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Medicinal Uses of Lavender: a TCM approach

Lavender opens and descends, and what better plant to teach us what that seemingly ambiguous statement actually means. There was a time when I totally discounted Lavender as one of those flowery herbs that kind of relaxes you. That is certainly not the case, and I was suffering from a case of not understanding what Lavender is all about.

Migraines are the first stage on which Lavender shines. There are two common types of migraines that lavender addresses, which can occur separately or together. Keep in mind that we are talking about the manifestation (a more surface accessory of disease) and not the root here (the deeper underlying pattern). Lavender is not a builder; its magic lies in its quick action to change the energy dynamic when wielded in the right scenario. It will probably not stop your migraines from occurring, but may help subdue or prevent one.

The first common pattern, which is present in most headaches, is energy moving upward when it should be moving downward (in Chinese medicine they call this 'liver yang rising'). This causes temple or ocular headaches with a throbbing sensation, and sometimes also blurred vision and dizziness. This pattern calls for herbs that redirect energy back down, which are bitter, cooling herbs with an affinity to the head and nervous system. Lavender fits the ticket, and indeed “descends,” as mentioned in the opening line. Some other herbs that "subdue liver yang" aka redirect the energy downward are feverfew, white peony root, hops, passionflower, and skullcap.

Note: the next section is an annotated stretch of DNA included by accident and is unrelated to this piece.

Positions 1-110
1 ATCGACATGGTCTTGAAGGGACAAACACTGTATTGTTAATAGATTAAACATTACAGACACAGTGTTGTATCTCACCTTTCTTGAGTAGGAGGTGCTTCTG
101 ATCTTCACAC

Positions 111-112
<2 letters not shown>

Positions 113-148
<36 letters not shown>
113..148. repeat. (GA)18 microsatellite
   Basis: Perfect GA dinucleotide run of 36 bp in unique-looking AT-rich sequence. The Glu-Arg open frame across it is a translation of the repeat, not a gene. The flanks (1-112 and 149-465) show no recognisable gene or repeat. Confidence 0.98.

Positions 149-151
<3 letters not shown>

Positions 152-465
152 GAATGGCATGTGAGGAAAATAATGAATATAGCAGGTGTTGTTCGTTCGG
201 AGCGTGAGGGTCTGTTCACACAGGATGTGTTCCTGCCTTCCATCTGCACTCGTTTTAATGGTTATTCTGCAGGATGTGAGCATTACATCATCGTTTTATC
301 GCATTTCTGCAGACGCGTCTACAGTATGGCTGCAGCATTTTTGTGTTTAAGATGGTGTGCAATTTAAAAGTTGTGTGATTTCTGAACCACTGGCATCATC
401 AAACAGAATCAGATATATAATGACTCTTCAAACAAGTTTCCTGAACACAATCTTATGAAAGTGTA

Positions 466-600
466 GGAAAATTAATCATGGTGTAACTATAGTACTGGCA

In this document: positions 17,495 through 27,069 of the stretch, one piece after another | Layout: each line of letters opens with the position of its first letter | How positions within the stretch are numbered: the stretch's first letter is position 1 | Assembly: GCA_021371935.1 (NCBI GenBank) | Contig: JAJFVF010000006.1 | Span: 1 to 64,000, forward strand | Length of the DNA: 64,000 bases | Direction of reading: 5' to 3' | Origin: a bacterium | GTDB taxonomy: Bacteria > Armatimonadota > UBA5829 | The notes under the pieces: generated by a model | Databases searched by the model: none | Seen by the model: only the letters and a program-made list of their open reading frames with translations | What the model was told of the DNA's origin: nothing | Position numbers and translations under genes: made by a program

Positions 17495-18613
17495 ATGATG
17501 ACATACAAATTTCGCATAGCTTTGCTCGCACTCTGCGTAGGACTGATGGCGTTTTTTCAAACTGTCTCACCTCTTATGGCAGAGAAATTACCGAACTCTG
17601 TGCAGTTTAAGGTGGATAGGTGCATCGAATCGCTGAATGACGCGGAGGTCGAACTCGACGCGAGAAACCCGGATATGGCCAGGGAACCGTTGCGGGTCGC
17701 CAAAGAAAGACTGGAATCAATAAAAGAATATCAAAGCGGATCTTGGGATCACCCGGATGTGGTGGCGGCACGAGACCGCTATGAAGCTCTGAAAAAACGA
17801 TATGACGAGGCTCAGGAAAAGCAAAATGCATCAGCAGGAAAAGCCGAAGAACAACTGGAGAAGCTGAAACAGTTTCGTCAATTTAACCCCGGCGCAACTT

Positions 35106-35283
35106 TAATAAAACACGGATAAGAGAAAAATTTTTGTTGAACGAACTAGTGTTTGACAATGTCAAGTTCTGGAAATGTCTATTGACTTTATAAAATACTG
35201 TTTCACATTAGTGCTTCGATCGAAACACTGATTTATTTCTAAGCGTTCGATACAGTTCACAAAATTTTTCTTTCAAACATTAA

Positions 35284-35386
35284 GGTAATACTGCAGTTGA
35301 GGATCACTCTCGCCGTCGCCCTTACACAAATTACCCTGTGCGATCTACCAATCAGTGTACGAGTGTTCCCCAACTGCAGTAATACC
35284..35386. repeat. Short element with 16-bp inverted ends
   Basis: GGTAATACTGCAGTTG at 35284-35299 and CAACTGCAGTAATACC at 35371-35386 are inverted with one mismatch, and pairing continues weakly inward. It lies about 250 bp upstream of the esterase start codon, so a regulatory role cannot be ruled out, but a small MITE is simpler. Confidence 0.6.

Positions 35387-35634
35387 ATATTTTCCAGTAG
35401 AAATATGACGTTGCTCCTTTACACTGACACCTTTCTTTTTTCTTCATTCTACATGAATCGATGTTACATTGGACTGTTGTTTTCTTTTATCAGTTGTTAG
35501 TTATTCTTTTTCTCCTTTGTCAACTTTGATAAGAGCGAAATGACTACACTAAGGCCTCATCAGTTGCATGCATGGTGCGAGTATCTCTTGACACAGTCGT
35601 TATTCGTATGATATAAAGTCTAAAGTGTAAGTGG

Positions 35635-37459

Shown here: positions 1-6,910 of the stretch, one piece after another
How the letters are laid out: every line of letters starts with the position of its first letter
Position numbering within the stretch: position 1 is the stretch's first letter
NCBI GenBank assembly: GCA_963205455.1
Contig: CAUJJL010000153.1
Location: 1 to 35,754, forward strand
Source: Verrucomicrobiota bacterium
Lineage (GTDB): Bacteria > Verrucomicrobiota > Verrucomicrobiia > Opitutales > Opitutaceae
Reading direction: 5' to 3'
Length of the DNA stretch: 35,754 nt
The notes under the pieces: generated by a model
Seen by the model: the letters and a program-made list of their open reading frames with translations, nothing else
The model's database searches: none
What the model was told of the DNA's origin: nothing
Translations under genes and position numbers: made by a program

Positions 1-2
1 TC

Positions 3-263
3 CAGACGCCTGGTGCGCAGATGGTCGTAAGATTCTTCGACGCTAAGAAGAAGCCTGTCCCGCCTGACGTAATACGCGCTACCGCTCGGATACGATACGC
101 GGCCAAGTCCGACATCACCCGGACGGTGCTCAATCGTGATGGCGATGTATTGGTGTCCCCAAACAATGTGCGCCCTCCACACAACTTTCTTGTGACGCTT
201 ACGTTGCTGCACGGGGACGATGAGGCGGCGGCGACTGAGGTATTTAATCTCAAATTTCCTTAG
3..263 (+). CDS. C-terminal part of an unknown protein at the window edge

The second pattern commonly involved in headaches is sticky accumulations that block energy flow (aka phlegm). Look for a dull headache with feelings of heaviness and dizziness possibly with phlegm in the throat. The goal here is to open flow (especially in the head), get phlegm dislodged and clear it out. Warming aromatic herbs do exactly this, due to their action of dispersal and movement. Lavender is a gently warming aromatic, making it very well suited to this pattern. In other words: it opens! Rosemary is also a great opening and warming aromatic, and it is also traditionally used for headaches.